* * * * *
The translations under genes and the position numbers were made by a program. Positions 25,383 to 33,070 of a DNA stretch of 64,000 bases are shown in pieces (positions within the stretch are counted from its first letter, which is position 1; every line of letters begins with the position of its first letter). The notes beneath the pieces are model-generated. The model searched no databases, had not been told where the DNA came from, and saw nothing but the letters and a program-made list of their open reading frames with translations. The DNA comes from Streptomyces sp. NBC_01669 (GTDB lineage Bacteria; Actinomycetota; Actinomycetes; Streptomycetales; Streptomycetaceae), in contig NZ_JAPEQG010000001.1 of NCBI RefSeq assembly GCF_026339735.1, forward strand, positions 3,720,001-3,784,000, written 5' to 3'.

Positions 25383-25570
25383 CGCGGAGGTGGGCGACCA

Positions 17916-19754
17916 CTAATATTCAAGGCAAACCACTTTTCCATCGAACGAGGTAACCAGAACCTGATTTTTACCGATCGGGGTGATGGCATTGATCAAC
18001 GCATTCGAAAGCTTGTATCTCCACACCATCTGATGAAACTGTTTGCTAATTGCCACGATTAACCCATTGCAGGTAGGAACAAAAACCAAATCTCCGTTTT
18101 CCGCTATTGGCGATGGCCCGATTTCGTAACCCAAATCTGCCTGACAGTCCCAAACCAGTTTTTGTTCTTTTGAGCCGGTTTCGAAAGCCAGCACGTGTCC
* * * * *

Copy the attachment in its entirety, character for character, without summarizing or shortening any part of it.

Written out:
The translations under genes and the position numbers were made by a program. Positions 25,383 to 33,070 of a DNA stretch of 64,000 bases are shown in pieces (positions within the stretch are counted from its first letter, which is position 1; every line of letters begins with the position of its first letter). The notes beneath the pieces are model-generated. The model searched no databases, had not been told where the DNA came from, and saw nothing but the letters and a program-made list of their open reading frames with translations. The DNA comes from Streptomyces sp. NBC_01669 (GTDB lineage Bacteria; Actinomycetota; Actinomycetes; Streptomycetales; Streptomycetaceae), in contig NZ_JAPEQG010000001.1 of NCBI RefSeq assembly GCF_026339735.1, forward strand, positions 3,720,001-3,784,000, written 5' to 3'.

Positions 25383-25570
25383 CGCGGAGGTGGGCGACCA

Positions 17916-19754
17916 CTAATATTCAAGGCAAACCACTTTTCCATCGAACGAGGTAACCAGAACCTGATTTTTACCGATCGGGGTGATGGCATTGATCAAC
18001 GCATTCGAAAGCTTGTATCTCCACACCATCTGATGAAACTGTTTGCTAATTGCCACGATTAACCCATTGCAGGTAGGAACAAAAACCAAATCTCCGTTTT
18101 CCGCTATTGGCGATGGCCCGATTTCGTAACCCAAATCTGCCTGACAGTCCCAAACCAGTTTTTGTTCTTTTGAGCCGGTTTCGAAAGCCAGCACGTGTCC